- Director: Mona Achache
- Genre: Drama
- Details: France/Italy / 100mins (TBC).
- Release Date: 02/09/2011
Despite living in a plush Parisian apartment, Paloma is not happy. She turns on her Hi-8 camera and calmly informs us that she plans to kill herself on her twelfth birthday, one hundred and sixty five days away. The reasons, she says, are numerous but basically it's because life is absurd - we're born, we live and we die: what's the point? She will make a film between now and then to justify her reasons and steals one anti-depressant pill a day from her mother's box to escape detection. Meanwhile, Paloma's lonely and grumpy janitor Renée (Balasako) and her new neighbour, the wealthy, kind-hearted Kakuro (Igawa), oblivious to their young friend's plans, strive to change her mind by falling in love.
The Hedgehog is really two movies: Paloma's planned suicide and the burgeoning romance between Renée and Kakuro. Paloma's family - made of her neurotic mother (Anne Brochet) who is always only moments away from tears, a distant, business-like father (Wladimir Yordanoff) and self-absorbed older sister (Sarah Lepicard) - and how they interact are the main reasons for Paloma's plans but why these characters are the way they are isn't explored. First time director Mona Achache, adapting Muriel Barbery's novel, isn't really interested in the family dynamics - what she is interested in is the romance between Renée and Kakuro and they are the only reason to catch The Hedgehog. A tender, cuddly subplot, the romance will make you feel all warm inside and Balasako is stunning in the role. When the romantic scenes give way to Paloma's morbid plot, The Hedgehog loses what works.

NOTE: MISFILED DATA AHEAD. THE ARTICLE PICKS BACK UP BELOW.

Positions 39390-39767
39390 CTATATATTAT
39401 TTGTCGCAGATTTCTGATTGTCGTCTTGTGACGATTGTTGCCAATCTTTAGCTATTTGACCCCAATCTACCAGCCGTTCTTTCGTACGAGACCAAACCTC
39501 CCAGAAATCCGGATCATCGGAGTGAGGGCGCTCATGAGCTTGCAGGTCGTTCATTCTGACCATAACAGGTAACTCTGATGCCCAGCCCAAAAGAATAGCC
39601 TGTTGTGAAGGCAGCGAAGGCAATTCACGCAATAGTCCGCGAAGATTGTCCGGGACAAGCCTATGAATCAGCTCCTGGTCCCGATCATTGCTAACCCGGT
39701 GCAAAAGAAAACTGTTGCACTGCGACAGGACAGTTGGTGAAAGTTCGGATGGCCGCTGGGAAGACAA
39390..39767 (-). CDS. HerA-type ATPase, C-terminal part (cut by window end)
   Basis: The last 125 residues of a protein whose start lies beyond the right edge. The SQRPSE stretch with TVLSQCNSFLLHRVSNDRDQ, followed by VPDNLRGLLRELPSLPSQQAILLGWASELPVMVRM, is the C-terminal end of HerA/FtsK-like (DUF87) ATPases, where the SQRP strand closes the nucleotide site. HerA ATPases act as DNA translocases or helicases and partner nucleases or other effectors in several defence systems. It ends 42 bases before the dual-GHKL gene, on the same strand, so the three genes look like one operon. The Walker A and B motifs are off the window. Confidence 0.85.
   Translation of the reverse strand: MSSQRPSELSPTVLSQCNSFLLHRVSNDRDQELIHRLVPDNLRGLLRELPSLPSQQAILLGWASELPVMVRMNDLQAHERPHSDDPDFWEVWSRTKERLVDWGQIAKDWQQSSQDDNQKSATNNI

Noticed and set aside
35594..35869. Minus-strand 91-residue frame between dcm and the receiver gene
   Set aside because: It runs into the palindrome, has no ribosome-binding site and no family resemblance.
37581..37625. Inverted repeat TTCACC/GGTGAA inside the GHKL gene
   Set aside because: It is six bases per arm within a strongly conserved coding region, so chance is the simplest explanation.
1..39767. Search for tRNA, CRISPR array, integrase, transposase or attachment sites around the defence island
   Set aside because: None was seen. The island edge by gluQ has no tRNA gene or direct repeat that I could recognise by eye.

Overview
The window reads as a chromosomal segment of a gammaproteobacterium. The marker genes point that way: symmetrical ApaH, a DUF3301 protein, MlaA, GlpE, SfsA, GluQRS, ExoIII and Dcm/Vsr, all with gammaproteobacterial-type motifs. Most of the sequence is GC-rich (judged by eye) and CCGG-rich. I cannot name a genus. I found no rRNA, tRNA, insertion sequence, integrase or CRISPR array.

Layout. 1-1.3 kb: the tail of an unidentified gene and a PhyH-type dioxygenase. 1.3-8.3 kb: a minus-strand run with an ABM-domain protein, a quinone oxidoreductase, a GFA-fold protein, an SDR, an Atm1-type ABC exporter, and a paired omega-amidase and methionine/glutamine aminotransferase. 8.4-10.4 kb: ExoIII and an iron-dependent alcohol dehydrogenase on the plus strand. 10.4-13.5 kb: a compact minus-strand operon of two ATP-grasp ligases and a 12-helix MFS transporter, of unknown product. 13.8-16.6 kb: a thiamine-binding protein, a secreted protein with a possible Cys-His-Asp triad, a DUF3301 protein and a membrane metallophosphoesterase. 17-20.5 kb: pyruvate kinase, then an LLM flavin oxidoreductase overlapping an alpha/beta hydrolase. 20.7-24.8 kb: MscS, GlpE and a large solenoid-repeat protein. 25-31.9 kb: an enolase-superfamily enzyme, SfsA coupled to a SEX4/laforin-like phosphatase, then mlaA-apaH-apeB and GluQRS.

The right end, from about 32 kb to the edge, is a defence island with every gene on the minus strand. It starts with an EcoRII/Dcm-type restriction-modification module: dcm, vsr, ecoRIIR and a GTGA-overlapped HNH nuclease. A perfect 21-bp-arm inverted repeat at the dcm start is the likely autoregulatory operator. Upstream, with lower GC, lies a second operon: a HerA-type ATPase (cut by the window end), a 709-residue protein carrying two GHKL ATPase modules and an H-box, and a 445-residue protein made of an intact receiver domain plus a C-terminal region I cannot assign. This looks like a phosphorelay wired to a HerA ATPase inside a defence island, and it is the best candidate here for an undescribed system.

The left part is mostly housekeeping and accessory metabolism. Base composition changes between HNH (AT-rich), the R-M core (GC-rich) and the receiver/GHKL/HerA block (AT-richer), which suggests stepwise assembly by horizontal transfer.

Far too wordy, and poetic, and cynical for an eleven-year-old to be believable, her musings on life sound more like an old depressed philosopher than a kid who has yet to experience anything of note outside that impressive apartment or read a serious book on the subjects she profusely talks about. Garance le Guillermic turns in a cute performance but she's playing a character who's hard to get on board with.
It's hard to pin down what it's all about too. A connection with others is the reason for being? Love conquers cynicism? Paloma points out towards the close that 'the meaning of this is lost on me' - the same could be said for the entire film.
Review by Gavin Burke | 09:00 | Friday 2nd September 2011 | Movie Review
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